A researcher has demonstrated how a security bug in Apple's QuickTime media player that was disclosed a year ago can cause Firefox to install backdoors and other malware on a fully patched computer. He said both Windows and Mac systems are vulnerable.
The researcher, Petko D. Petkov, on Wednesday posted proof-of-concept code that shows how the exploit can be used to run privileged code on an unwitting user's machine.
The XML code calls up a QuickTime-supported file such as foo.mp3, which doesn't exist on the victim's machine. The code then instructs QuickTime to load a second file. The thing is, QuickTime isn't particularly picky about the type of URLs it passes on to Firefox, so attackers are free to include addresses with Firefox's "chrome" parameter, which is used to run privileged code on a user's machine.
"On its own, the QuickTime issue is less critical," Petkov said in an email. "Firefox is not vulnerable either. But when put together, they create a very dangerous combination."
He went on to say he is "101 percent confident" that the vulnerability can allow an attacker to "easily download any rootkit, spyware, adware, etc. and dump it on the client machine in a few seconds." While his exploit was tested only on Windows, he adds, "I see no reason why it shouldn't work on Mac." For the attack to work, users must be logged in as an administrator.
Petkov first reported the QuickTime issue last September, a warning he says was "completely ignored."
Apple representatives didn't respond to a request for comment.
Window Snyder, "chief security something or other" at Mozilla, said through a spokesman: "We have spoken to Apple and they are working on the issue."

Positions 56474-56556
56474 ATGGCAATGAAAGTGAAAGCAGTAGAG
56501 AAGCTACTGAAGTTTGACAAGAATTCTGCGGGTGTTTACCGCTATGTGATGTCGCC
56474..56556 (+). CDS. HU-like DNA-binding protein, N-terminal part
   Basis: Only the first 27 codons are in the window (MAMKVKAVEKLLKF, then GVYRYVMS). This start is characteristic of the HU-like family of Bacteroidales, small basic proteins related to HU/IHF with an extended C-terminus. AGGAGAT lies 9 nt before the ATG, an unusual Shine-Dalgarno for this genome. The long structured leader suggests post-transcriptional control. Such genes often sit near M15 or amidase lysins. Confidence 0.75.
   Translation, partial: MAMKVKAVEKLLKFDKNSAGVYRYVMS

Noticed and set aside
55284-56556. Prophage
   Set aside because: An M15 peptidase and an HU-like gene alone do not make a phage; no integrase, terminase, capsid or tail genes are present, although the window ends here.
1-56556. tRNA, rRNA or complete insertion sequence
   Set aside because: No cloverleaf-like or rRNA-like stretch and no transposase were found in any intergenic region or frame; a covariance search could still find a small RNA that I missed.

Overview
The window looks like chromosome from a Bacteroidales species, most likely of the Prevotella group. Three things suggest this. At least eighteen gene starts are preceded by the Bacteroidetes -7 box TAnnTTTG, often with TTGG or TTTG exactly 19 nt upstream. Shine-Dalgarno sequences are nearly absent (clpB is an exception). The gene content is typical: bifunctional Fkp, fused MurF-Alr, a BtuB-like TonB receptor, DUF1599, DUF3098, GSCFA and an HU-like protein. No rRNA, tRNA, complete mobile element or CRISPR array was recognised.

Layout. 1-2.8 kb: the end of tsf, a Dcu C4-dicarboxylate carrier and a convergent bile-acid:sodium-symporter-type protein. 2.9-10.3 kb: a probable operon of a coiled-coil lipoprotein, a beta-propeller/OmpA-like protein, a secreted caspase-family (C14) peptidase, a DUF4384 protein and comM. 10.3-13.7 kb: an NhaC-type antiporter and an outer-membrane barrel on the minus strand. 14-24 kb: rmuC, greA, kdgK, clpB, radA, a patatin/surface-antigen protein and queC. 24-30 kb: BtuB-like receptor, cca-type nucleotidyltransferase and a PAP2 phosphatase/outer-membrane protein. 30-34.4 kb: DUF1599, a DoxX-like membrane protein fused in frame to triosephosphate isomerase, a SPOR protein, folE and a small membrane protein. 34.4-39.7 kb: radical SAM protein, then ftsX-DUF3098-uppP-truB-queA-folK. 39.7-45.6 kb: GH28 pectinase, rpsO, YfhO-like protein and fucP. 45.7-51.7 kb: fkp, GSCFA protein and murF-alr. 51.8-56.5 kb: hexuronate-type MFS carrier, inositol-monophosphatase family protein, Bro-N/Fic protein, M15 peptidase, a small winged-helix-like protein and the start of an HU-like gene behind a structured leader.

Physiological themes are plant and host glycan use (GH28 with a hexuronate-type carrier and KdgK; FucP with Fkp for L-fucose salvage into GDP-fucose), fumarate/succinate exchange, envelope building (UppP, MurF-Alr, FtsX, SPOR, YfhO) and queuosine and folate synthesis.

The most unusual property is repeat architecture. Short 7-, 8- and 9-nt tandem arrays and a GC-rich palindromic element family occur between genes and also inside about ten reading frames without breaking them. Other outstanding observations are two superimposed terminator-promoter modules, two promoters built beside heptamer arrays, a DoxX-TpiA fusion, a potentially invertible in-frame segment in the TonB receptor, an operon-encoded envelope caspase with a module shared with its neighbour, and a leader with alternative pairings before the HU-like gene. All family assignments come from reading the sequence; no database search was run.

As is often the case with vulnerabilities affecting Firefox, users can protect themselves against this exploit by using the NoScript extension. According to this post at hackademix.net, the addon will prevent Petkov's exploit from working even if a user has whitelisted gnucitizen.org, where the code is being hosted. The addition of a certain top-level chrome protection some three months ago makes this possible.
The vulnerability is reminiscent of a vulnerability that first came to light in July. When it was exploited, the Internet Explorer browser would cause Firefox to execute malicious code. The episode touched off debate about exactly who was responsible for the weakness. While Mozilla has plugged the hole, it has also called on Microsoft to patch IE so it vets code for security before passing it along to other applications. So far Microsoft has not done so.
Petkov's proof of concept also demonstrates how seemingly minor security bugs can be magnified into major issues when combined with other unrelated bugs. If Apple security wonks figured this year-old QuickTime issue was too trivial to bother repairing, they may want to think again. ®
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